Martin graduated from Air Force Basic Military Training on Friday, April 12 in an official ceremony on the parade grounds at Lackland Air Force Base.
Even though we reunited with him just the day before, I found myself way more emotional during the graduation ceremony than I expected to be. There was a different mood and energy that morning, and the vibe lasted the entire day. It wasn’t as anxious and frenetic as the day before, when Miss C and I were practically humming with anticipation just to see Martin.
Instead, the vibe that Friday was slower and more nostalgic.
And I was a sucker for it.
Miss C and I both got up just a little extra early that morning, and dressed in new dresses and shoes we purchased for the occasion. Traffic was lighter, and we got to Lackland Air Force Base with plenty of time to spare. I was able to park just a short distance from the parade ground, which is the same parade ground my father marched on when he graduated from BMT in 1975, and the one I marched on in 2000.
It’s lined by retired aircraft on display, and I pointed out different spots to Miss C, explaining the aircraft and showing her where my flight stood when I graduated from BMT, and how we marched. I kept catching myself asking her, “Don’t you remember that?”which was silly because obviously, she wasn’t even alive back then.
But the memories of my time in BMT don’t seem all that long ago, definitely not more than a decade, not while I was standing there.
Since I knew where Martin’s flight would be standing, Miss C and I found our seats again in the center of the front row of bleachers underneath one of the canopies to the right of the parade ground. We watched as family members began filling up the seats, and as the trainee on detail duty (similar to what Martin did a few weeks earlier) stood in front of us, politely asking guests not to step off the grass onto the walkway.
As we waited, I wondered why I was feeling a lump in my throat about this whole thing.
And then I got my answer.
Shortly before the ceremony started, our friend Annette arrived and sat down next to us.
As I mentioned in my previous post, Annette has known me for years. She retired from the Air Force in the 1990s, but continued working as a civilian writer/editor for the Air Force news agency in San Antonio. When I got stationed at the Pentagon, writing for the news service, she and I spent lots of time on the phone with conversations that started about something work-related, but eventually evolved to other awesomeness, such as learning that her parents were German immigrants, and she grew up in the Midwest, too. When I left active duty, she helped me craft my resume, told me to list her as a reference, and provided advice for my photography business. She’s a bonafide family friend.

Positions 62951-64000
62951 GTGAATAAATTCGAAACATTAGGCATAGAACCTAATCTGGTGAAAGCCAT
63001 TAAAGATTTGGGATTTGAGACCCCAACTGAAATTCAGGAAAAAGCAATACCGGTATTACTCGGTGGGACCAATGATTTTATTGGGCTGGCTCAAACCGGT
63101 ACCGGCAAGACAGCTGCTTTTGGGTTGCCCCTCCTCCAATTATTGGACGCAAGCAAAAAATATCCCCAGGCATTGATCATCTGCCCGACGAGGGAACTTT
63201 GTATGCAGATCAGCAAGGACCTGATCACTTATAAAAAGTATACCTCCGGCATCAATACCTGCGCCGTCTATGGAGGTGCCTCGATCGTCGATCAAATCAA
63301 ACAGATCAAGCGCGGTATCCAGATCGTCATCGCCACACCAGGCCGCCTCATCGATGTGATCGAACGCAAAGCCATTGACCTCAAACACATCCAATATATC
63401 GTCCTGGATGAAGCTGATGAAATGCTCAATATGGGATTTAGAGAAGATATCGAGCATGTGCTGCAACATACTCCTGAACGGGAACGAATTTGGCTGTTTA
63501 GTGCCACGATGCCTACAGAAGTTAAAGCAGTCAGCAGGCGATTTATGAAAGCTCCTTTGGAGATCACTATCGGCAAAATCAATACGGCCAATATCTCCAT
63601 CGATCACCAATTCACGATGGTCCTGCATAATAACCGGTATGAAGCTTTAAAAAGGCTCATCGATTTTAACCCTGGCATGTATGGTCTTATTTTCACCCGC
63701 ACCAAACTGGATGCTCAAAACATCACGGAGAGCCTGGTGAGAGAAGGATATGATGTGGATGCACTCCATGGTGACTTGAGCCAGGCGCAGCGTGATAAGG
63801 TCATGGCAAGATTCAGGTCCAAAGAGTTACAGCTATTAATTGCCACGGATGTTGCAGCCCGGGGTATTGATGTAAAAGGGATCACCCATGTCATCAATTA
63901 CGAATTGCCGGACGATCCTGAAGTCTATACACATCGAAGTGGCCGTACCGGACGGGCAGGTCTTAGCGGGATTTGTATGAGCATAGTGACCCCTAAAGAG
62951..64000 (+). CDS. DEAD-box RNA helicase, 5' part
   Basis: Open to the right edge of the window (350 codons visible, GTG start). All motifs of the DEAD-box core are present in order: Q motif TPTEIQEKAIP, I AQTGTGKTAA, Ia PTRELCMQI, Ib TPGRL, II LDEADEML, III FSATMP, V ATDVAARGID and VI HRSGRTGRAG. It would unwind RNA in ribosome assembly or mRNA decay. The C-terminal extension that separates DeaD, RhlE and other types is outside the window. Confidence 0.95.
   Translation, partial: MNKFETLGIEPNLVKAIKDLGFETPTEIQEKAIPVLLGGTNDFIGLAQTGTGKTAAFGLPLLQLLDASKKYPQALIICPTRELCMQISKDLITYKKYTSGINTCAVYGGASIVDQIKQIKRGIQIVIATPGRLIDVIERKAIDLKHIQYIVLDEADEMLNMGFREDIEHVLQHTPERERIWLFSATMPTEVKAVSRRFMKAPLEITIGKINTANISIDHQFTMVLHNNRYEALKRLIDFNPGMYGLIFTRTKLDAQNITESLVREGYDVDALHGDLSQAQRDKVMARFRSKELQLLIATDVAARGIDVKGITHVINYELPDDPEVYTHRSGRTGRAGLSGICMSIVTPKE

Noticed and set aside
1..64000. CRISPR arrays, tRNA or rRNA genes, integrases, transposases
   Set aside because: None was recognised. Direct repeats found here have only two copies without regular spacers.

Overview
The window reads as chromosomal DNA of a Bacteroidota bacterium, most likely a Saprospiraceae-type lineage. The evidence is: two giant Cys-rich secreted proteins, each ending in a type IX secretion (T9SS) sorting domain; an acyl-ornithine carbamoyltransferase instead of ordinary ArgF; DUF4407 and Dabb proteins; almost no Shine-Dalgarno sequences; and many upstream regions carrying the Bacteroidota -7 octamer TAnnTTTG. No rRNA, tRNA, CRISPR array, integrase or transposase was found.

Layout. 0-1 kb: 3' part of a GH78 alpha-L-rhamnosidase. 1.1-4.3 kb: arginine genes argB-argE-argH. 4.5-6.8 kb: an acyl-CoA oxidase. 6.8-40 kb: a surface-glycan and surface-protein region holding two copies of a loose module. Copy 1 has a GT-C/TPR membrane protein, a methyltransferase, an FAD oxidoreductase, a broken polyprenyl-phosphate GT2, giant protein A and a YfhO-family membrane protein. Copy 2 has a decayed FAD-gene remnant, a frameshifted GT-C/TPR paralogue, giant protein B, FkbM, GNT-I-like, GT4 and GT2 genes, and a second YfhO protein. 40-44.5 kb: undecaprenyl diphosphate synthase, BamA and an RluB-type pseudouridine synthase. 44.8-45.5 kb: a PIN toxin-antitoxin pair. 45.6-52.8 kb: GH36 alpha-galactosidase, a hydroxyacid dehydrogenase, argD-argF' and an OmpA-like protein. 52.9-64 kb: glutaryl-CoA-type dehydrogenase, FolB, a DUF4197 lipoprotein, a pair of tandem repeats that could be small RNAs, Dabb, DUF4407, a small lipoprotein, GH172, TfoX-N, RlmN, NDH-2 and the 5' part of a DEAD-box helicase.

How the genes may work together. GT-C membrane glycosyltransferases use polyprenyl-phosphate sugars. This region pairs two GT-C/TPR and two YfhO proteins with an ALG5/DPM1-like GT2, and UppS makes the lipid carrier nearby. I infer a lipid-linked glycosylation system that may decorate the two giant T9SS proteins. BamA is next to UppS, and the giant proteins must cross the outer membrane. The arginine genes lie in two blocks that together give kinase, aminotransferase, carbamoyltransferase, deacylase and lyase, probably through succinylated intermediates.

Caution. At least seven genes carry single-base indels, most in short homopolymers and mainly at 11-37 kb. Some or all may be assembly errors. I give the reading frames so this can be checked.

Of course, she came out to support Martin’s BMT graduation.
Shortly after Annette arrived, two other dear friends showed up, too: Karen and April.
April sidled up next to me as I had my camera raised, nudging me with her elbow. Out of the corner of my eye, I saw a flash of the ABU uniform and some rank, and wondered who on earth would violate my personal space like that. Of course, it would be April. She and I were stationed together at the Pentagon before she got assigned to San Antonio. Although we worked in different offices, we always made time for lunch at the local Chevy’s Mexican restuarant. We trained and deployed at the same time. We were pregnant with our second babies at the same time, too, and her son was born just a few weeks after Lola. And a few years later, our families met up for lunch under the pretense of swapping some newborn baby clothes her boys no longer wore, and 24 hours later, I gave birth to Jaz. In my note of thanks to her, I blamed the Mexican food.
And just like the day before at the Coin Ceremony, Karen appeared next to us on the bleachers, and the conversation picked up again just as easily. Just like the others, I’ve known Karen for years, having connected through career field workshops and forums. She took the reigns over the Air Force social media program when I left active duty, and we stayed connected as I worked in the Air Force Reserve, while also tracking our families and careers through social media.
Three awesome friends, all a part of my own Air Force history.
It felt great having them there.
But then Steve showed up, too.
Steve and I were stationed at Ramstein Air Base in Germany together more than 10 years ago. He was the one who picked me up at the airport when I arrived at my first duty station. He was also the one who introduced me to a hosting site that he and his bride Christina were using to share their then-recent wedding photos, a site that I ended up using just months later when my Bundeswehr boyfriend and I got engaged. More than 10 years later, he’s still active duty, and also now stationed in the San Antonio area with Christina and their children.
It was so neat to see him again.
This time, he was armed with cameras and a phone: equipment for his job doing social media for the Air Force. He pointed out another photographer, and explained his team was going to be tweeting about the ceremony, and posting things online.